Small, medium and micro enterprises are so important because they represent the backbone or the ‘long tail’ of the European economy; 99% of all businesses in the EU are SME, employing 100 million people and accounting for more than half of Europe’s GDP. Securing these companies from malicious cyber activity is of paramount importance for Europe’s economic and societal health.

However, the cybersecurity early stage growth companies and SMEs which could grow into big market players and help provide the necessary protection for other SMEs, face unique challenges:


The population of the continent of Europe is over 750 million people, there are over 40 countries, perhaps over 200 languages and dialects spoken in total. In that context, fragmentation is always going to be a challenge for any market. This is particularly the case in the cybersecurity market as it has not yet reached full maturity.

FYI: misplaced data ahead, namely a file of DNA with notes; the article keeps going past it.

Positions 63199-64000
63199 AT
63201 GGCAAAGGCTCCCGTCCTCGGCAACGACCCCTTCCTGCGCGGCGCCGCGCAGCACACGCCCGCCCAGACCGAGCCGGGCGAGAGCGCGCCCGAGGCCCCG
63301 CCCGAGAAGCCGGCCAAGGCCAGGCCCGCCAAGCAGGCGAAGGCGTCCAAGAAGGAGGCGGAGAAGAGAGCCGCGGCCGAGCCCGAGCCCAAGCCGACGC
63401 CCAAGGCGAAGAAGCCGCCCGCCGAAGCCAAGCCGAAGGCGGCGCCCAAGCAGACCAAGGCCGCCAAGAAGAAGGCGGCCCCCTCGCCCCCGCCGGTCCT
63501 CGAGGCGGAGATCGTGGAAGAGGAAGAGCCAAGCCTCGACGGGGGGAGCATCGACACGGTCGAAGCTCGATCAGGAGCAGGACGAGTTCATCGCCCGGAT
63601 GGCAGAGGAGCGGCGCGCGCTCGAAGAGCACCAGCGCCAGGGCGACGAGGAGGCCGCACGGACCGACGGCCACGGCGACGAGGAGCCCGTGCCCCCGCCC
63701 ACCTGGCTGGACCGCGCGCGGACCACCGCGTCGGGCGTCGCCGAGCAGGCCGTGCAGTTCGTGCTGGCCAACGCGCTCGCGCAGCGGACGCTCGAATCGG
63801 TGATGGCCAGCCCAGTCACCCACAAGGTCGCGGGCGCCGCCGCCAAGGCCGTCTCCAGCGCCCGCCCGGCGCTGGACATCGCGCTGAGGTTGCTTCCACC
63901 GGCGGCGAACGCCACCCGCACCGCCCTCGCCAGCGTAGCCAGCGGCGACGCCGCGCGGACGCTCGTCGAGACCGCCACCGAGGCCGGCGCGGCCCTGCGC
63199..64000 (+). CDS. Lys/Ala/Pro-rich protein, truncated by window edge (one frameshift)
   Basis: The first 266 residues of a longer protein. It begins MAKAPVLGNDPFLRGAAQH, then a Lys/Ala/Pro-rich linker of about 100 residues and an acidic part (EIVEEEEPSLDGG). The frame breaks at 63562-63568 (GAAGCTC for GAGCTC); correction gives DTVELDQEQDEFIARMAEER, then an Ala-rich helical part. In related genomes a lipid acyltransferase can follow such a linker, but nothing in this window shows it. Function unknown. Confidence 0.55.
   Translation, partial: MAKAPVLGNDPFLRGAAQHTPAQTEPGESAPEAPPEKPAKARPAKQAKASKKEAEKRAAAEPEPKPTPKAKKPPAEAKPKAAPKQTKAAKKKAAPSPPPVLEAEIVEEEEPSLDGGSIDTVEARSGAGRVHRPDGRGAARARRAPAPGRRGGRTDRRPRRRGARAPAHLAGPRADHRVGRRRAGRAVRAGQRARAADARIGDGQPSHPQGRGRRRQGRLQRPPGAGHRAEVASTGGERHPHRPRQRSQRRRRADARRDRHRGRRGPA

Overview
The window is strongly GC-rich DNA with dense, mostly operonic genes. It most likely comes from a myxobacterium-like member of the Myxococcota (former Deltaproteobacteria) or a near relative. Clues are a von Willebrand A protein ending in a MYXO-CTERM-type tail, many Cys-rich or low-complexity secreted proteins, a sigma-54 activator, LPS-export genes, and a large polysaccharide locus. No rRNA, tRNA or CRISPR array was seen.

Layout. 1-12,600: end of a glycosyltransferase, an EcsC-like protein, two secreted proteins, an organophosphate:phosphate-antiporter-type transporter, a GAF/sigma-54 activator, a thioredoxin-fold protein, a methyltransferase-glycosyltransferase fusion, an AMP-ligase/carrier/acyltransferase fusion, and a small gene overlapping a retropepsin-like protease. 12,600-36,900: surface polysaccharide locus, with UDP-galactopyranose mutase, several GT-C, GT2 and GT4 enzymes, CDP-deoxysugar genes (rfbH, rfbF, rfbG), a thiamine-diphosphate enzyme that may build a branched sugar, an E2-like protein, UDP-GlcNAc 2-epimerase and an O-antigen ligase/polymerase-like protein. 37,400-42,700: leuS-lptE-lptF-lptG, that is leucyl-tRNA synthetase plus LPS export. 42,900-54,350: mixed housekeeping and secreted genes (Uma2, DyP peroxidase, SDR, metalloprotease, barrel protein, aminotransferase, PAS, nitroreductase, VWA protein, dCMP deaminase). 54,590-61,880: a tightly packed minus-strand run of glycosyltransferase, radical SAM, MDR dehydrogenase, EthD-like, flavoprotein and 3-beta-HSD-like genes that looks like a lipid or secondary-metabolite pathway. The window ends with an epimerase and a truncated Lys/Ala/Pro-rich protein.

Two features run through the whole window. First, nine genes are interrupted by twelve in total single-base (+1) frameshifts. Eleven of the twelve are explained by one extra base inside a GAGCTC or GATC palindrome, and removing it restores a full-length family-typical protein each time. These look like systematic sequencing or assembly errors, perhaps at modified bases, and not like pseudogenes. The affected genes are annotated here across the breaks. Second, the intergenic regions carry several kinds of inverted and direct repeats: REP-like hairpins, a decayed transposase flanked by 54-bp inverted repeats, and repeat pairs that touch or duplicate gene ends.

This is a market with a high compound annual growth rate through to 2023 (11%), but SMEs and early stage growth companies still struggle to consolidate their market position due to this fragmentation. Information asymmetries compared to larger companies and a lack of market visibility are two key factors holding back these small players.


The complex and fragmented nature of the cybersecurity market combined with the lack of sufficiently large structural programmes is leading to an annual funding gap of over €4 billion in 2019 in Europe compared to the USA. European cybersecurity start-ups receive just one sixth of the funding of their US equivalents, while Israeli cybersecurity start-ups receive similar amounts to those of the whole European continent. These companies lack specialised growth capital as well as international marketing and business skills that would allow them to fully reach their true potential.